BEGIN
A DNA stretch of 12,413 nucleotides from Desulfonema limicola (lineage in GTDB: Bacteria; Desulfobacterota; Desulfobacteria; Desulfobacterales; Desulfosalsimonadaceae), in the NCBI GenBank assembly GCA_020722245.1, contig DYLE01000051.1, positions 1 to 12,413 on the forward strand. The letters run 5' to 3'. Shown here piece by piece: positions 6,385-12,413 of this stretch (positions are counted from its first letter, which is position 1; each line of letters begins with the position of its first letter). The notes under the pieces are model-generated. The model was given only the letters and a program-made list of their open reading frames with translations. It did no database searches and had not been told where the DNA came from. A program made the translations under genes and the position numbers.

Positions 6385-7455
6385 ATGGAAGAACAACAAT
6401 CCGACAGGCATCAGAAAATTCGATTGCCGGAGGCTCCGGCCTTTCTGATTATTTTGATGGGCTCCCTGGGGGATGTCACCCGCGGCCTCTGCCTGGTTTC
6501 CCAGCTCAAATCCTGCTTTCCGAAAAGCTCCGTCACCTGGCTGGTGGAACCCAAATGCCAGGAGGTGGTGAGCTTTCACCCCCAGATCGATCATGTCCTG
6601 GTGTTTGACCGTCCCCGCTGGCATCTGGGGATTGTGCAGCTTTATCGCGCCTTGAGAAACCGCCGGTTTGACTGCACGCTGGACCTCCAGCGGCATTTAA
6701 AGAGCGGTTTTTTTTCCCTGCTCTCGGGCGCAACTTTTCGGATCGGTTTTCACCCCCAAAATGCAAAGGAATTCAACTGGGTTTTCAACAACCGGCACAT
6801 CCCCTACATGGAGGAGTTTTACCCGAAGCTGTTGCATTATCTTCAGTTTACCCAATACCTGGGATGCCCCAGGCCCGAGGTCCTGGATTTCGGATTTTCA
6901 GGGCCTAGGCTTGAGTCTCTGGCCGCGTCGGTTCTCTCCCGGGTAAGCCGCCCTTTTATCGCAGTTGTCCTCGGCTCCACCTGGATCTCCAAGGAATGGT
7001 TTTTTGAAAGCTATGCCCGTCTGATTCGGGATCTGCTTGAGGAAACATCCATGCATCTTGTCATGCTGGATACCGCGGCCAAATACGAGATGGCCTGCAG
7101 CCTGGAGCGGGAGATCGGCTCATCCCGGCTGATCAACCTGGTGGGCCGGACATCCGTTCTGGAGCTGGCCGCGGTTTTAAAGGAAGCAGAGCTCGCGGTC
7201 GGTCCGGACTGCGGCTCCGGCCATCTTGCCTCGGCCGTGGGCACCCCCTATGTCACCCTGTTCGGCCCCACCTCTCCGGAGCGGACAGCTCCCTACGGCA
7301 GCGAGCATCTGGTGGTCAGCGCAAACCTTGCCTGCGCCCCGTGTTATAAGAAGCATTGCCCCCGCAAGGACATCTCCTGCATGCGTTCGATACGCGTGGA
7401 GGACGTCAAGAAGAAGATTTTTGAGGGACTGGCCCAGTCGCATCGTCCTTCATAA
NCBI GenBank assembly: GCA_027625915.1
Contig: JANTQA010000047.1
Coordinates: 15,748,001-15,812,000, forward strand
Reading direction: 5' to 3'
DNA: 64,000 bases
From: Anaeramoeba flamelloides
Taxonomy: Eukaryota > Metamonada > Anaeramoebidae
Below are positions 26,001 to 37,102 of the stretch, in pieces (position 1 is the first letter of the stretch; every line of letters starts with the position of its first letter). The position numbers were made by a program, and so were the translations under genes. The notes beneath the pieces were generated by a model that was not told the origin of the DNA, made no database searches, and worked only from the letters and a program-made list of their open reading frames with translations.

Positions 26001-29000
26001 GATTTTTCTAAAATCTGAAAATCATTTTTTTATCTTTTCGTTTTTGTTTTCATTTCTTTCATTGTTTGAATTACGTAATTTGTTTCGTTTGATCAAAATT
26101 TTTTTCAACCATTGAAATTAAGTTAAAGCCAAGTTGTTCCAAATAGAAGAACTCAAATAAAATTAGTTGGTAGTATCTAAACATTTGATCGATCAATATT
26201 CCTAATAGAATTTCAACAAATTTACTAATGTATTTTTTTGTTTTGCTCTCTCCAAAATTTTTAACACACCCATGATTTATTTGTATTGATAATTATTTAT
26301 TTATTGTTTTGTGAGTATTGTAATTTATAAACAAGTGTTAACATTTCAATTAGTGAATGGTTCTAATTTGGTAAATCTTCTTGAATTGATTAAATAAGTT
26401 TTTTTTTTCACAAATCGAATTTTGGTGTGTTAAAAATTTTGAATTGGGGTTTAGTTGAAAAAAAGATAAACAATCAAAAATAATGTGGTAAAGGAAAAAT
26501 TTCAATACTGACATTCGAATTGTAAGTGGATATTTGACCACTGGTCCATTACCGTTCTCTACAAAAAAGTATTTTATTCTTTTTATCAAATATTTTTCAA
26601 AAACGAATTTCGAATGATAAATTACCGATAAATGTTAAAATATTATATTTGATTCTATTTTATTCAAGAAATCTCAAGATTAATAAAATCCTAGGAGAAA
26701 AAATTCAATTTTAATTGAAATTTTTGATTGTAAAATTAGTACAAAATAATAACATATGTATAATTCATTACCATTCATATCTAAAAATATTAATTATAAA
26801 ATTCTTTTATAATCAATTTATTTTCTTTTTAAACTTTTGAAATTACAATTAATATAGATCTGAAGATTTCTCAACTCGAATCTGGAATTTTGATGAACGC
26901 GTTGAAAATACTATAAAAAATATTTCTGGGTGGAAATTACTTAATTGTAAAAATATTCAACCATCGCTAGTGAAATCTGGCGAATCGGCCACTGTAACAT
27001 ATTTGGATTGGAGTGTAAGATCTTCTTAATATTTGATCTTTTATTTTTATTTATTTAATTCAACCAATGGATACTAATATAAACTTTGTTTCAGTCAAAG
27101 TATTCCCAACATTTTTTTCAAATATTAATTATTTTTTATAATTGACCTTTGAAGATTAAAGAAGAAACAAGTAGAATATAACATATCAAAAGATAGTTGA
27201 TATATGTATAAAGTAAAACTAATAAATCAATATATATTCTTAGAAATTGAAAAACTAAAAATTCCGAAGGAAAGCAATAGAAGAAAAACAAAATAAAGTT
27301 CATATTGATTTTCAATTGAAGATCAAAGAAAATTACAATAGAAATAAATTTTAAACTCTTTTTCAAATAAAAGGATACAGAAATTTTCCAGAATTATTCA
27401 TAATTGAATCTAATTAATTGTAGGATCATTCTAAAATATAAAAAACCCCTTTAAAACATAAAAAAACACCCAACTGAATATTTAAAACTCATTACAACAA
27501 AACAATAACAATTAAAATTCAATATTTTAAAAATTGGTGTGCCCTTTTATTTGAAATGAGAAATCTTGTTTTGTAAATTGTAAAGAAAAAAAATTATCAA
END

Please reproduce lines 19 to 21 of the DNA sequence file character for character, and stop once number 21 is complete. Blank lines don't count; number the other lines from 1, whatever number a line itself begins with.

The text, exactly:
DNA: 64,000 bases
From: Anaeramoeba flamelloides
Taxonomy: Eukaryota > Metamonada > Anaeramoebidae